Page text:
Assessment of Higher Order Thinking Skills
Gregory Schraw, University of Nevada - Las Vegas
Daniel H. Robinson, University of Texas at Arlington
A volume in the series: Current Perspectives on Cognition, Learning and Instruction. Editor(s): Daniel H. Robinson, University of Texas at Arlington. Marlynn M. Griffin, Georgia Southern University.
This volume examines the assessment of higher order thinking skills from the perspectives of applied cognitive psychology and measurement theory. The volume considers a variety of higher order thinking skills, including problem solving, critical thinking, argumentation, decision making, creativity, metacognition, and self-regulation.
Fourteen chapters by experts in learning and measurement comprise four sections which address conceptual approaches to understanding higher order thinking skills, cognitively oriented assessment models, thinking in the content domains, and practical assessment issues. The volume discusses models of thinking skills, as well as applied issues related to the construction, validation, administration and scoring of perfomancebased, selected-response, and constructed-response assessments.
The goal of the volume is to promote a better theoretical understanding of higher order thinking in order to facilitate instruction and assessment of those skills among students in all K-12 content domains, as well as professional licensure and cetification settings.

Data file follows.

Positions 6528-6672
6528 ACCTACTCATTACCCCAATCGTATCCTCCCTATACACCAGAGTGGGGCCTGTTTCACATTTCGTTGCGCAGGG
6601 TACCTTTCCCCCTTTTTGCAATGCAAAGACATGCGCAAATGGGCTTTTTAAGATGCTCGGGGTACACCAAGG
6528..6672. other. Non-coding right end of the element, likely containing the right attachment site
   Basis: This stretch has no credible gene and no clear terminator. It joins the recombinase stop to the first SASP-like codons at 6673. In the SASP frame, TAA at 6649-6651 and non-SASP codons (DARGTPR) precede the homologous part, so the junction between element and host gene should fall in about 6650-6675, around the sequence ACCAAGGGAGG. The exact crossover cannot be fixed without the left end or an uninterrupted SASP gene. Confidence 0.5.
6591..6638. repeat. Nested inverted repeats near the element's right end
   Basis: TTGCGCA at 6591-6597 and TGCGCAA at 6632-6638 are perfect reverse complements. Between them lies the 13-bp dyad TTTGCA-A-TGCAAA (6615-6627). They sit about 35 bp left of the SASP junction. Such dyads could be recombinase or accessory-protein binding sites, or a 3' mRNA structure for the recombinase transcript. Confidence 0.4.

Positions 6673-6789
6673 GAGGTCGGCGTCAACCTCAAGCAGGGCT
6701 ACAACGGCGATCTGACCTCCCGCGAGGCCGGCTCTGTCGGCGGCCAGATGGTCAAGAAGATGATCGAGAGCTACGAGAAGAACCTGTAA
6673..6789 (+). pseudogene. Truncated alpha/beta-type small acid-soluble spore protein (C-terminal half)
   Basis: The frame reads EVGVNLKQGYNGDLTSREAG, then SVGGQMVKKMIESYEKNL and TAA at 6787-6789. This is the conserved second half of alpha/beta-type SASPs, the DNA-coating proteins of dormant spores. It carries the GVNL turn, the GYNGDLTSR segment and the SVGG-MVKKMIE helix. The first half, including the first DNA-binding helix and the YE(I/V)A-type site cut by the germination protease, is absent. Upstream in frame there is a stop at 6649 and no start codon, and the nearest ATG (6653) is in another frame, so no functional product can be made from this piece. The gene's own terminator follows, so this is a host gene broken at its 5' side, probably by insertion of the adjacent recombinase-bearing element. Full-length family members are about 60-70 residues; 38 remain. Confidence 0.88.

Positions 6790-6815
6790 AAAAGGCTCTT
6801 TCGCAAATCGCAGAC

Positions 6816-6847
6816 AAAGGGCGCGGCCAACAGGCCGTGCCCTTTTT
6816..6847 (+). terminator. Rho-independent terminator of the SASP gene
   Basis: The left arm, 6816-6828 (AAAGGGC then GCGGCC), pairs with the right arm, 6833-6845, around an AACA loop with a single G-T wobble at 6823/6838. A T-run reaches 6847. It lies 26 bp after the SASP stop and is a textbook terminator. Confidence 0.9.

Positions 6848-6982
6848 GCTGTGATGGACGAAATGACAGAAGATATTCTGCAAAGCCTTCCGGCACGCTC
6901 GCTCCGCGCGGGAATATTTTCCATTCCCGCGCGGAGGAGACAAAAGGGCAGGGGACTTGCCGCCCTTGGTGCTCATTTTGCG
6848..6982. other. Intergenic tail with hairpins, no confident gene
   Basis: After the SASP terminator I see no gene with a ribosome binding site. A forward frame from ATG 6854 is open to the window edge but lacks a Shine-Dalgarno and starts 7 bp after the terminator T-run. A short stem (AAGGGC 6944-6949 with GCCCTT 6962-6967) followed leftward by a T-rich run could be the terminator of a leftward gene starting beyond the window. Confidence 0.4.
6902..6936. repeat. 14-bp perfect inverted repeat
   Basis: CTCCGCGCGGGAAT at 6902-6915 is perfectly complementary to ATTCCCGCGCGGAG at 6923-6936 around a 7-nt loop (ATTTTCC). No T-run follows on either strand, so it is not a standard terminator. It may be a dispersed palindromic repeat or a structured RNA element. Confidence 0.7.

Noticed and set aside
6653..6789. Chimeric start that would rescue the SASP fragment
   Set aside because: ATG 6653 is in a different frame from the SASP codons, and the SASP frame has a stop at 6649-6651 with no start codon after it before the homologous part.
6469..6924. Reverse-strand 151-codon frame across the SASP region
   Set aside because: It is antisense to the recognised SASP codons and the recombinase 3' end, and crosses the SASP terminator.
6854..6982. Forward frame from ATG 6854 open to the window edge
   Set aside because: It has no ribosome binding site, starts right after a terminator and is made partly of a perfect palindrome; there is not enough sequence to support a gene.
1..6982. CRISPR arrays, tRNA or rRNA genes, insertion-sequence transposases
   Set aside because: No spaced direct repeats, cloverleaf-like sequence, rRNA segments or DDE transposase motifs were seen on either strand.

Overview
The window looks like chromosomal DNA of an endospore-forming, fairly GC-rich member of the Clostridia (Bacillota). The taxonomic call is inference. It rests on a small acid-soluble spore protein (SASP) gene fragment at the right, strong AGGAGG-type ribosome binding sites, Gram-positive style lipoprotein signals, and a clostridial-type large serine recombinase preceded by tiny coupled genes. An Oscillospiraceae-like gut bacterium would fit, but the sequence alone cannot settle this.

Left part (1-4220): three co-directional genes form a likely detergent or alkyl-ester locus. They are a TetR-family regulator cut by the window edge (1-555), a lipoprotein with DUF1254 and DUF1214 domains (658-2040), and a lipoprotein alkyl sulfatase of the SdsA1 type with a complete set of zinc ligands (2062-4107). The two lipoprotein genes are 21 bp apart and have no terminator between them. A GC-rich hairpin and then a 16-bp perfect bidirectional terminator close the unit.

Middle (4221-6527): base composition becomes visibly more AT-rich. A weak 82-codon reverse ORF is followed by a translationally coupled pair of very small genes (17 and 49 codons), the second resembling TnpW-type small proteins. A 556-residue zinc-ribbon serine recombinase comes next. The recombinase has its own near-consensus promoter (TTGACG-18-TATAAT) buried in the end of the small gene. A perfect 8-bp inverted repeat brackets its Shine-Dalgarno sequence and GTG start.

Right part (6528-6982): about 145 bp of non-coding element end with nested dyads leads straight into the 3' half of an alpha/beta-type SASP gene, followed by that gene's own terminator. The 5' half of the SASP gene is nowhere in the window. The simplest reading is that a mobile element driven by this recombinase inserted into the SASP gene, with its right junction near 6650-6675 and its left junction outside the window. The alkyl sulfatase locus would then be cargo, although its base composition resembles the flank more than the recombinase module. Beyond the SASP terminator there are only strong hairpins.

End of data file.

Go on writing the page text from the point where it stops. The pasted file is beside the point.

Conceptualizing and Assessing Higher Order Thinking Skills, Gregory Schraw and Daniel H. Robinson. PART I: CONCEPTUAL APPROACHES TO UNDERSTANDING HIGHER ORDER THINKING SKILLS. An Overview of Thinking Skills, Gregory Schraw, Matthew T. McCrudden, Stephen Lehman, and Bobby Hoffman. Higher Order Thinking and Knowledge: Domain-General and Domain-Specific Trends and Future Directions, Patricia A. Alexander, Daniel L. Dinsmore, Emily Fox Emily M. Grossnickle, Sandra M. Loughlin, Liliana Maggioni, Meghan M. Parkinson, and Fielding I. Winters. Designing Assessments of Self-Regulated Learning, Philip H. Winne, Mingming Zhou, and Rylan Egan. PART II: COGNITIVE ASSESSMENT MODELS. Test Design With Higher Order Cognition in Mind, Joanna S. Gorin and Dubravka Svetina. A Cognitive Model for the Assessment of Higher Order Thinking in Students, Jacqueline P. Leighton. PART III: HIGHER ORDER THINKING IN CONTENT DOMAINS. The Assessment of Higher Order Thinking in Reading, Peter Afflerbach, Byeong-Young Cho, and Jong-Yun Kim. Assessing Learning From Inquiry Science Instruction, Stephanie B. Corliss and Marcia C. Linn. Assessment of Higher Order Thinking: the Case of Historical Thinking, Kadriye Ercikan and Peter Seixas. PART IV: PRACTICAL ISSUES IN THE ASSESSMENT OF HIGHER ORDER THINKING SKILLS. Issues in the Design and Scoring of Performance Assessments That Assess Complex Thinking Skills, Suzanne Lane. Incorporating Cognitive Demand in Credentialing Examinations, Susan L. Davis and Chad W. Buckendahl. Strategies for Constructing Assessments of Higher Order Thinking Skill, Susan M. Brookhart and Anthony J. Nitko. Critical Thinking in the Classroom: Teachers’ Beliefs and Practices in Instruction and Assessment, Bruce Torff. Aligned by Design: A Process for Systematic Alignment of Assessments to Educational Domains, William D. Schafer. About the Authors.
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